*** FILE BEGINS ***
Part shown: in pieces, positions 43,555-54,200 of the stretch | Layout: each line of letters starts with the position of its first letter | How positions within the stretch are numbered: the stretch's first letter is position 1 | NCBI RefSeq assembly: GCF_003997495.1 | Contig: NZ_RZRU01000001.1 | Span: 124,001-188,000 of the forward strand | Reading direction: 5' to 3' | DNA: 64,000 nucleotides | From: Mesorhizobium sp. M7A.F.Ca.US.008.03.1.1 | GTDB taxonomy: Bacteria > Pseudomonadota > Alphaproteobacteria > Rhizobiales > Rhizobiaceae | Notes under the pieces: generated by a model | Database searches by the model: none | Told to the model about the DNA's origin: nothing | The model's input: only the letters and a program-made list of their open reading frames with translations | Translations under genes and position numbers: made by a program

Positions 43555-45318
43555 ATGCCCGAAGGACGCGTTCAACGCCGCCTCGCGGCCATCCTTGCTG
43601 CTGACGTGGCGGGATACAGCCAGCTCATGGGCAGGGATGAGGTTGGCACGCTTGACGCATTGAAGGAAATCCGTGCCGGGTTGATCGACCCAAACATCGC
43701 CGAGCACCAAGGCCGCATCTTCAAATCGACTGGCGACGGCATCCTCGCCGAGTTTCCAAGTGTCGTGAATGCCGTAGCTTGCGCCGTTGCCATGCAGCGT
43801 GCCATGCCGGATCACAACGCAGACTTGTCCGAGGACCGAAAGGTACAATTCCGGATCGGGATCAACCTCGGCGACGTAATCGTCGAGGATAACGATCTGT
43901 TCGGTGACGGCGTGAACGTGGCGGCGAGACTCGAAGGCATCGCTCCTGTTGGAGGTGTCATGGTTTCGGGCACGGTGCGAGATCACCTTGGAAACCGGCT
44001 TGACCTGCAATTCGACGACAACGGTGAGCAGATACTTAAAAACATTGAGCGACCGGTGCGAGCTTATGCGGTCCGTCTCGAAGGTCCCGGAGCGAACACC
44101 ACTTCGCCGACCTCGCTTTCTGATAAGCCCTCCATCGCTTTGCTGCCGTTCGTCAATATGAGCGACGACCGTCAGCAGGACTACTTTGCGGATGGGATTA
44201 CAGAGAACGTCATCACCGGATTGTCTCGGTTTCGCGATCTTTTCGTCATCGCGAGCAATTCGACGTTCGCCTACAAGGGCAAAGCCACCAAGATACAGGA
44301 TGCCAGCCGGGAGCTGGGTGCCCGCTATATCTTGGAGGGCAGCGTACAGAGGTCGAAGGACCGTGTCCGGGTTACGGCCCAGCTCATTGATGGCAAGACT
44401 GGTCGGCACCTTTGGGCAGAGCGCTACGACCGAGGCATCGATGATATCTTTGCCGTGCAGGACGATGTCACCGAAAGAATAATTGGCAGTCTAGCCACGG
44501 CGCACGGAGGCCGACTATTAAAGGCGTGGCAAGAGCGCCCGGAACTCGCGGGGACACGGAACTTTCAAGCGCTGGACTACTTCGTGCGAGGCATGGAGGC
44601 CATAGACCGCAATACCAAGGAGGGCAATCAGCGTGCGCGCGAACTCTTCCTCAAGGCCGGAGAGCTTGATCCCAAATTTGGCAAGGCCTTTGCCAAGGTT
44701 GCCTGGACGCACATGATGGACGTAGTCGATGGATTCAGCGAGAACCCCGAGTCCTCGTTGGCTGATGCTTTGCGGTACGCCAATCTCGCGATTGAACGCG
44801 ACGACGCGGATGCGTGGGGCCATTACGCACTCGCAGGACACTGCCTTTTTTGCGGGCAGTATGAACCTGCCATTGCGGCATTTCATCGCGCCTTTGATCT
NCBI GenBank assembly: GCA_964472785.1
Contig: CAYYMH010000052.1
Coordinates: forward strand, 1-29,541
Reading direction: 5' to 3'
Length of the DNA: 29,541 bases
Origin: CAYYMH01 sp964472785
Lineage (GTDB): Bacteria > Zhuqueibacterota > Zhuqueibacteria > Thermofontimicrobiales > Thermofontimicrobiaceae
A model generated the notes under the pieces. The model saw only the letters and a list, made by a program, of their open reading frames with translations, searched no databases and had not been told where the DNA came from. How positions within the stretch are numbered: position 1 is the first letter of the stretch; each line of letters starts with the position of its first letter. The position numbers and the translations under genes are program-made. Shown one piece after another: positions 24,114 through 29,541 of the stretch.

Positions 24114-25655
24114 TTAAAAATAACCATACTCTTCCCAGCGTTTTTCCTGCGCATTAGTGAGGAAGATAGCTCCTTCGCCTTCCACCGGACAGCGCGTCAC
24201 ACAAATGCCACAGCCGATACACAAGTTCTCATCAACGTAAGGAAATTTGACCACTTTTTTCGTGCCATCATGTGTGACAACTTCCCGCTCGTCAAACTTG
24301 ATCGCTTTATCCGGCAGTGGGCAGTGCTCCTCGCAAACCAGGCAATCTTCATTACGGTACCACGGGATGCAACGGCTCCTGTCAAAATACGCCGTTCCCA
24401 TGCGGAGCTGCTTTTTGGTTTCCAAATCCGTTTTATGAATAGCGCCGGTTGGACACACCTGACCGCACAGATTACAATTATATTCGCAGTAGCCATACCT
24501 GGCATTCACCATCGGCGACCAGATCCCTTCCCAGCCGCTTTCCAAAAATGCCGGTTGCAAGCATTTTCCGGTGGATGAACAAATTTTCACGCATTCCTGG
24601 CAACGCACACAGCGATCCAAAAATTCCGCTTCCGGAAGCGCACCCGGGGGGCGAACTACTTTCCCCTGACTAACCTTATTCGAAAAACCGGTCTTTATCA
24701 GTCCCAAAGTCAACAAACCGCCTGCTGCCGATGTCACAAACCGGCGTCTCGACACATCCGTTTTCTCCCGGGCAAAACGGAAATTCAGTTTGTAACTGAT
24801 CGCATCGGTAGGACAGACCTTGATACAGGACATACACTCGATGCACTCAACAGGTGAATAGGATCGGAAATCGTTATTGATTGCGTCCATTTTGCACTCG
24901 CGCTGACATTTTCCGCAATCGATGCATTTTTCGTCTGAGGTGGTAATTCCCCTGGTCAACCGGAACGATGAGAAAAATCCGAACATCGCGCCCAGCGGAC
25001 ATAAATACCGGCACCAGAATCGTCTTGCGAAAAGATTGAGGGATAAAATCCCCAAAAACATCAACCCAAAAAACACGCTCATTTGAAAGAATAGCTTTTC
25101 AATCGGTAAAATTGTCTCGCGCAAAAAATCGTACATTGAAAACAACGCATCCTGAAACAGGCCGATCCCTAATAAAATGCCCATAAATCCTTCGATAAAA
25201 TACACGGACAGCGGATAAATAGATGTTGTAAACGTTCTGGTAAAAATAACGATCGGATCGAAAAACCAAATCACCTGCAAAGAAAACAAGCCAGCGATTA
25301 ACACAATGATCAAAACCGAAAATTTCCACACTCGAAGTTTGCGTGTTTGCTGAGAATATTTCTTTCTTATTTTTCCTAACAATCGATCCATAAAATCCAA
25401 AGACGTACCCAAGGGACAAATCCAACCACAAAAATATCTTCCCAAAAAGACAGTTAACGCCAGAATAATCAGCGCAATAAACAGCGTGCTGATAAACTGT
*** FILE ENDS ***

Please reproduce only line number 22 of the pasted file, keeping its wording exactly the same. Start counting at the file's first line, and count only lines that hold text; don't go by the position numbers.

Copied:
Origin: CAYYMH01 sp964472785